Where does this leave the U.S. in its response to Covid-19? Serious questions could arise regarding measures taken that at first blush violate treaty protections given to foreign investors. The U.S. has invoked the Defense Production Act, but in the findings that form the basis for the legislation, the law focuses heavily on national defense and response to military conflicts.
Indeed, the Obama and Trump administrations have both invoked the Defense Production Act in the past, but in response to threats posed by cybersecurity and biological weapons. Covid-19 is not a weapon, and there is no evidence that any country has used it against the U.S. as such. In other words, merely invoking the Defense Production Act does not mean an essential security interest is at risk for purposes of the U.S. commitments under its investment treaties.
Stepping back even further, the standard set by certain international tribunals a few years ago requires that the emergency be such as to put in doubt the continued existence of the State. For instance, in CMS, Enron, and LG&E—three cases under the Argentina-U.S. BIT dealing with measures adopted by Argentina in a grave social, economic and political crisis in the early 2000’s—shows that a state may have to prove its existence was put at stake. President Donald Trump has used the language of war, stating that “WE WILL WIN THIS WAR,” but this could be insufficient especially when a good faith standard could be applied to a war where "[w]e are learning much about the Invisible Enemy. It is tough and smart, but we are tougher and smarter!” In this context, war looks more like a metaphor, and less like the kind of essential security interest that prevents the triggering of violations of treaty commitments.
Against the backdrop of the thousands of investment treaties currently in place, decisions by sovereigns—including the U.S.—to favor domestic companies over similarly situated foreign investors, discriminate against foreign investors based on their nationality, or enact measures that deprive foreign investors from a reasonable rate of return in regulated industries could all result in claims for liability.
One of the defenses would be the essential security interests protected in the treaties, but in the vast majority of cases, it may be no defense at all. The same could very well be true for investors and states around the world as they weigh their responses to Covid-19 and whatever fallout results.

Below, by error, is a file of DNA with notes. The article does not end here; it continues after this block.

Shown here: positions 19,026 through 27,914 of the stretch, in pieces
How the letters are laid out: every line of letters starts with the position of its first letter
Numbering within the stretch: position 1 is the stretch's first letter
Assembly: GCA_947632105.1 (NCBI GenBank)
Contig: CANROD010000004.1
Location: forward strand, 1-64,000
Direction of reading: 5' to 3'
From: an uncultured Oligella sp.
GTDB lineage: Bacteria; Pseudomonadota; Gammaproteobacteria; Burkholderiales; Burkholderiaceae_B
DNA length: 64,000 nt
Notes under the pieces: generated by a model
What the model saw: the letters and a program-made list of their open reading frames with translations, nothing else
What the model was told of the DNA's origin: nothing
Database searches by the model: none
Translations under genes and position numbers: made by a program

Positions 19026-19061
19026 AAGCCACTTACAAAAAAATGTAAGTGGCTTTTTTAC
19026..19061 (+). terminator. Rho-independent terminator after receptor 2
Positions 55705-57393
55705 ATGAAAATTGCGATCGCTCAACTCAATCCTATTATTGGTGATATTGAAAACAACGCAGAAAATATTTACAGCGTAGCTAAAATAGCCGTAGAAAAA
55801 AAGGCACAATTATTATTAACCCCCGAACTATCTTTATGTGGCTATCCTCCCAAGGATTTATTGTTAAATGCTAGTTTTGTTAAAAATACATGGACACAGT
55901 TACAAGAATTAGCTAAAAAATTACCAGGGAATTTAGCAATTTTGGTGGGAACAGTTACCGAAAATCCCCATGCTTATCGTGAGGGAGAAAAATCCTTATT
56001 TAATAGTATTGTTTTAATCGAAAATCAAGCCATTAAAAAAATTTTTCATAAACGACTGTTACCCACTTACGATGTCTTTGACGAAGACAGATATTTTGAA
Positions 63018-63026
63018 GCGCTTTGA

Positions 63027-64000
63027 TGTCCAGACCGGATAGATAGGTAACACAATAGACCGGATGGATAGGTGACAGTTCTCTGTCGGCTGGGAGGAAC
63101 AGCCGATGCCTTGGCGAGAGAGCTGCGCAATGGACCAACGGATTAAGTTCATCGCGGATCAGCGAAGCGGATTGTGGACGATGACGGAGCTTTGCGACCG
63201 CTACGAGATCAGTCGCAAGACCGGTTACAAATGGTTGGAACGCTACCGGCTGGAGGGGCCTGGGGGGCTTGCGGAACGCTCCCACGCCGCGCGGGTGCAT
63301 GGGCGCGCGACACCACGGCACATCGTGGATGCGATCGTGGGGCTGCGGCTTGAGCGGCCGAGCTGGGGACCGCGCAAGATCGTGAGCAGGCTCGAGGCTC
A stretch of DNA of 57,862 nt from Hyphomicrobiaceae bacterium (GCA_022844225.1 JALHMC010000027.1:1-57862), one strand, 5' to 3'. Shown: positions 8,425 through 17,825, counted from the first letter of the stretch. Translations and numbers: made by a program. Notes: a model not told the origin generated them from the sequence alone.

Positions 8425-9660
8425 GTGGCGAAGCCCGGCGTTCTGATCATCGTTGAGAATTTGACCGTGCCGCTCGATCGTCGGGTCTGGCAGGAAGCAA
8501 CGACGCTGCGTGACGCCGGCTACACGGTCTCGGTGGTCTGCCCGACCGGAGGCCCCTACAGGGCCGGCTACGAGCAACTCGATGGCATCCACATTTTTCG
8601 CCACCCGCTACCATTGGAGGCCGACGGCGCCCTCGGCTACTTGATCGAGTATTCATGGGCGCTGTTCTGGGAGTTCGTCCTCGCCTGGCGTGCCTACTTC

This column does not necessarily reflect the opinion of The Bureau of National Affairs, Inc. or its owners.
Ignacio Torterolais is one of the founding partners of GST LLP, a leading international dispute resolution law firm, and is based in their Washington, D.C., office. He has served as lead counsel, sole arbitrator, chairman and tribunal member in more than 70 high-stakes international arbitrations. He is a top-ranked attorney and has been named a “Leading Arbitration Practitioner” in Latin America and worldwide by Chambers Latin America, Chambers Global and Legal 500 consecutively since 2015.
Quinn Smith is one of the founding partners of GST LLP, and is based in their Miami office. He has served as counsel or arbitrator before more than 45 arbitral tribunals and ad-hoc committees under the rules of the International Chamber of Commerce (ICC), International Centre for Dispute Resolution (ICDR), International Centre for Settlement of Investment Disputes (ICSID), the Arbitration Rules of the U.N. Commission on International Trade Law, and others.
Diego Gosis is a partner at GST LLP, based in the Miami office. He has participated as counsel, conciliator, sole arbitrator or chair in more than 75 high-value and high-stakes disputes and has been ranked among the leading practitioners of international arbitration in Latin America by Chambers & Partners, Legal 500 and Who’s Who.